By KAITLYN NAPLES
What started as a mentor program in 1975 has evolved into a 501C3, non-profit organization in the state that provides volunteers to be advocates and a constant in a neglected and/or abused child’s life.
Children in Placement facilitates judicial review of families and children who are involved in court cases of neglect and abuse. Every year between 60 and 70 individuals who are interested in the well-being of children and providing an unbiased set of eyes to the Probate Court volunteer their time to become Court Appointed Special Advocates (CASAs) and serve as Guardians Ad Litem (GAL).
According to Genese Clark, a training coordinator with Children in Placement, Children in Placement is now active in Bristol’s Region 19 Probate Court, thanks to the Bristol Brass General Grant Fund and the Gnazzo-Reidy Charitable Fund at the Main Street Community Foundation.
“There’s abuse and neglect everywhere, and no one representing the best interest of the child,” Clark said about the program being in Bristol.
Children in Placement is always looking for volunteers, who need no requirements of a background in education or psychology.
“Just someone with a big heart,” Coordinator Cathy Ciresi said.
Volunteers, who range from college graduates to retirees, go through a five-day training session before they are cleared to take on a case. They must take a two-year commitment. And Clark said most volunteers end up exceeding those two years with the program. The volunteers will be assigned to a case that matches well with the client, Clark said, and then will research the case to offer unbiased suggestions about housing placement and information on what the child may need.
“They do their own, independent research and write up a report and make suggestions to the judge,” Clark said. She added the volunteers spend time with the child and family, talk with doctors, therapists, social workers and more to get as much information as possible. Volunteers only take on one case at a time, to ensure he or she can focus on understanding that case, learning what the child wants, and what services are needed, Clark said.
The training is extensive, Clark said, and volunteers learn about the court process, listen to speakers, understand permanency of housing, and more.
“They get a lot of information,” Clark said. “We want them to be equipped and feel comfortable talking to court officials and attorneys and discuss the case intelligently.”
Anne Holihan, Chief Clerk II Region 19 Probate District, said having the Children in Placement program come to Region 19 will be beneficial and “offer a different perspective” and “bring more advocacy for what is in the best interest of the child.”
Holihan heard about Children in Placement from a fellow attorney and contacted the city’s grants office to find out ways to be able to bring the program to Bristol.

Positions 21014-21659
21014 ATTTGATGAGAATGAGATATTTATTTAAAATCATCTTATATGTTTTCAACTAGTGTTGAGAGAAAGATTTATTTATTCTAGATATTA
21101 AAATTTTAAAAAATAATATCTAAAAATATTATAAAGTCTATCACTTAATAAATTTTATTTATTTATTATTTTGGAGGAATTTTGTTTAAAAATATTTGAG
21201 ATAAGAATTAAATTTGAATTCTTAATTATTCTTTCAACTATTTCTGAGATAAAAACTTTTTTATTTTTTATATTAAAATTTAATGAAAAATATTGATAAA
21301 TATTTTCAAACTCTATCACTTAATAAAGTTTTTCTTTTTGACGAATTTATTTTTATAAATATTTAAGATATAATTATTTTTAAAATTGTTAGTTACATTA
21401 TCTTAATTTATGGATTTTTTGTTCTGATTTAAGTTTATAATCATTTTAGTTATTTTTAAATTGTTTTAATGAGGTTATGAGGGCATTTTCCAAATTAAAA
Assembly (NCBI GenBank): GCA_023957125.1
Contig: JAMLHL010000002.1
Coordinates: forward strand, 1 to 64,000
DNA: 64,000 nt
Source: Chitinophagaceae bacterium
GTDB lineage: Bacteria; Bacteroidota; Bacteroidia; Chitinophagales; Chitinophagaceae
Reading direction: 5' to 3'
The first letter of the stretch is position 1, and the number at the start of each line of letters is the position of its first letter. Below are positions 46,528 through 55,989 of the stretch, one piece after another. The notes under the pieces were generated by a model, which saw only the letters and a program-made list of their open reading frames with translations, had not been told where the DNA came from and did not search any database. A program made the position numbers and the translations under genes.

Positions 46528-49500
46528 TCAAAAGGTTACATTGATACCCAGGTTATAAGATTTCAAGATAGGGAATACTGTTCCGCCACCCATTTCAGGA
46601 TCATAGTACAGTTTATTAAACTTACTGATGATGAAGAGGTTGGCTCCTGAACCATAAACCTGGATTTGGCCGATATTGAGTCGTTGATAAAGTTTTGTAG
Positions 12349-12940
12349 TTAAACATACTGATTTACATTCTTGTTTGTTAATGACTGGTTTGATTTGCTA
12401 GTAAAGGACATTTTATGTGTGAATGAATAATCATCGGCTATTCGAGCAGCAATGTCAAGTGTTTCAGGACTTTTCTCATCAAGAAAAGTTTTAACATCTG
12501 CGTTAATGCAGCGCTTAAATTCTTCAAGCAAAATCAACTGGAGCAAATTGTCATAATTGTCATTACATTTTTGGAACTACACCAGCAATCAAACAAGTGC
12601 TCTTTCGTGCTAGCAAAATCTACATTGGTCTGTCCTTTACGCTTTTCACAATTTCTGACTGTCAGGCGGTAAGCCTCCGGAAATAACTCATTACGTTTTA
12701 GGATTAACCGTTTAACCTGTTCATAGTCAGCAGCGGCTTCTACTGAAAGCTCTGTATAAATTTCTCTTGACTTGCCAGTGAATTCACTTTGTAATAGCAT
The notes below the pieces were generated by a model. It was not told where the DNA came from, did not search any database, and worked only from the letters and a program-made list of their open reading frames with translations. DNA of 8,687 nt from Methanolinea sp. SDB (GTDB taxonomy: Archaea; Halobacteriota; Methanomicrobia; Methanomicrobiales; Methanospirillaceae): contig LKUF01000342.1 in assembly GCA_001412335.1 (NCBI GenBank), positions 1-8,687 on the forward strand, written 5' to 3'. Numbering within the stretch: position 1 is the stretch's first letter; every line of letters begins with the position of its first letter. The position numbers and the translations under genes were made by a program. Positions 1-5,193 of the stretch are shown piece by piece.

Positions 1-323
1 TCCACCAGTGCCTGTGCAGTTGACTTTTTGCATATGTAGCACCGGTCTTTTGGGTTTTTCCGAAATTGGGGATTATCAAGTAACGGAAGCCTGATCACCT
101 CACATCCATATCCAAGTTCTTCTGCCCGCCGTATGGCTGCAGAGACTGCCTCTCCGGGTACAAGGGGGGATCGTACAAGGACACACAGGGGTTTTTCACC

“We are just so delighted to have Children in Placement here for our families,” Holihan said.
Children in Placement works on cases with children between birth to 18-years-old. Ciresi said the volunteers, if they choose to, stay with their one case until it is closed so they can be a constant presence in that child’s life.
“Social workers change, attorneys change, and foster families change,” Ciresi said. “These kids are with strangers, and then they have their GAL who is constant and there for them every step of the way. They know their volunteer is always there.”
Clark added she believes the volunteers with Children in Placement are the best out there.
“This isn’t your normal volunteer position,” Clark said, and Ciresi added that there are “so many emotions, and it can take a lot out of the volunteers,” so when a case is completed, and a volunteer needs some time away from their duties, Children in Placement encourages that.
“We want our volunteers to take on cases with a fresh slate,” Clark said, adding a coordinator from Children in Placement is assigned to a volunteer to assist in the process.
Sue Davenport, of Burlington, will be volunteering out of the Bristol Probate Court. She said she has a legal and sociology background and always wanted to be a foster parent. She said she figured being a volunteer would be just as rewarding.
“I grew up in foster care, and at the age of 12 or 13 one social worker helped me so much that I said at that time ‘I want to do that one day’,” Davenport said during a break from a training session in Waterbury last week. She added she is looking forward to “adding suggestions that are original for a child,” and be able to help compromise with everyone involved in the case.
Clark said volunteers come from all kinds of backgrounds, and are able to offer something different to the agency.
“It’s one of the most rewarding things they (volunteers) will ever do,” Clark said. “When you volunteer, you look back at a case and say ‘this may have not turned out this way if I wasn’t involved’.”
Children in Placement, Clark said, is not a bureaucracy. “Our executive director (Joan Jenkins) is completely committed to serving the needs of our kids, without worrying about who is going to pay for it.”
Both Ciresi and Clark said that the staff and volunteers with Children in Placement invest their time into the lives of the children.
“They’re not just a case,” Ciresi said, adding she got involved in Children in Placement after being a mom in the school system and thinking she couldn’t ever imagine her children going through some of the situations she saw other children go through.
For Clark, her experience working with children in Africa was life-changing, and she said she “knew there was such a need here, and I knew I could help fulfill that need.”
For more information on Children in Placement or how to be a volunteer, visit www.childreninplacement.org or call (203) 784-0344.
By KAITLYN NAPLES